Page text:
It's not the debate over the fight that sticks with me. It's the displaced aggression directed at James Thrash, the appeals officer jointly selected by the NFL and the Players' Association. The longtime wide receiver for the Eagles and Redskins was assigned to hear the appeal of Cleveland defensive end Myles Garrett. Thrash did his job—listened to Garrett's side of the story, considered his perspective, and ruled based on the charge given to him by the league and the union. Garrett's indefinite suspension remained in place to the surprise of almost no one in and around the NFL. From current and former players to team officials to media insiders, the refrain was the same. Garrett smashing a helmet on the top of Mason Rudolph's head was reckless, dangerous, potentially injurious and mortifying for the sport. Because those eight seconds of video went viral within minutes, because the incident made national news the next day, the NFL wanted a swift and firm response to Garrett's actions.
Thrash handled his duties professionally and expediently, and he became a target for it. While it appears that irate fans targeted a fake Twitter account for Thrash, a brief search of his name uncovers attacks on his character and objectivity, accusations of bias and personal agendas, vile and inappropriate language, even death threats. How ironic that a man holding up a standard of safety for athletes finds his own safety threatened. Not one social media post or a handful of them, but thousands on Twitter and Facebook and other sites, from people who would never say those things if they were face to face with Thrash. It never ceases to amaze me the insults and vitriol humans will hurl at one another where there is no accountability.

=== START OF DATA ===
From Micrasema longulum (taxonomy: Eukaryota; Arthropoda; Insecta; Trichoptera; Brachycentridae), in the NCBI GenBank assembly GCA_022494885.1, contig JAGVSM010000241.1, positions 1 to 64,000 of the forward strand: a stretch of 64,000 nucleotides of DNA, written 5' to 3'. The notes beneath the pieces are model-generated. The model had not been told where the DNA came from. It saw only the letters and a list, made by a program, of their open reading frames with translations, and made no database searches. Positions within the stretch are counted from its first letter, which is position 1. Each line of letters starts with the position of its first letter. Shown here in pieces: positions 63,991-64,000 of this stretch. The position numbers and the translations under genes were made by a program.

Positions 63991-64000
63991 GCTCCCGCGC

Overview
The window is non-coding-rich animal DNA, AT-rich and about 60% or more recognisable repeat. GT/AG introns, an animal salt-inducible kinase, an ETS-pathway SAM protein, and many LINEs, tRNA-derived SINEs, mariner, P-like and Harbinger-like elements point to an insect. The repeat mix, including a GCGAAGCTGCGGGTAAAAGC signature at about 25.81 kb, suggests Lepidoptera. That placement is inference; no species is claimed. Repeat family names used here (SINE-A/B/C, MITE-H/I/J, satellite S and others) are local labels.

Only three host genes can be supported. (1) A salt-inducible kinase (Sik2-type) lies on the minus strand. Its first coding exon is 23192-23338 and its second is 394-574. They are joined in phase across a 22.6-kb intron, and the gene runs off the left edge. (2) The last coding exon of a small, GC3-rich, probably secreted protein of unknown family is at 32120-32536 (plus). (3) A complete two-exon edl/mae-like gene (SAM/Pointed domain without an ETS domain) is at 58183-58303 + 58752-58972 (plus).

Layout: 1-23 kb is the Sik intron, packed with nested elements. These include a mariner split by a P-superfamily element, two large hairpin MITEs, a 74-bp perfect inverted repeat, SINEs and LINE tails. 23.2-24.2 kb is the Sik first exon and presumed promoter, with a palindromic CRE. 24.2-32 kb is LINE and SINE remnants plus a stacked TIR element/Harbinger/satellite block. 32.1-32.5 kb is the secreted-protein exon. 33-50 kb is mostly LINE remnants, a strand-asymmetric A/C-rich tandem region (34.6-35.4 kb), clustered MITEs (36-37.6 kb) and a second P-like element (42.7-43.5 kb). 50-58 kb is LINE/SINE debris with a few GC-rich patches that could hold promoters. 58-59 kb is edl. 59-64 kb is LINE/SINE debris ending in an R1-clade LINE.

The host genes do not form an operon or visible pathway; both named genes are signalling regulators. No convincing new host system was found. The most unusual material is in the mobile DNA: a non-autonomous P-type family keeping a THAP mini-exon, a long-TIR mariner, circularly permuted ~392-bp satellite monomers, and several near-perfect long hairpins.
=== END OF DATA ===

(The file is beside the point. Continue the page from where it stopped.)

By any degree, Thrash is exactly the type of guy football players and fans should want judging appeals. After a dozen years in the league, he shifted into the Washington front office to spearhead player development. He set up an internship program and helped athletes and their families with financial planning and continuing education. He tried to equip them for a positive and productive future and prepare them for life after pro football. After leaving the Redskins, Thrash spent three years with NFL Player Engagement, a league-wide initiative devoted to supporting players with their goals, challenges and well-being off the field. Thrash routinely demonstrated his care and compassion for fellow athletes, recognizing their lives are about more than football. That earned him universal respect and the chance to serve as appeals officer. Somehow, though, the truth doesn't matter when it comes to an anger-fueled Twitter rant.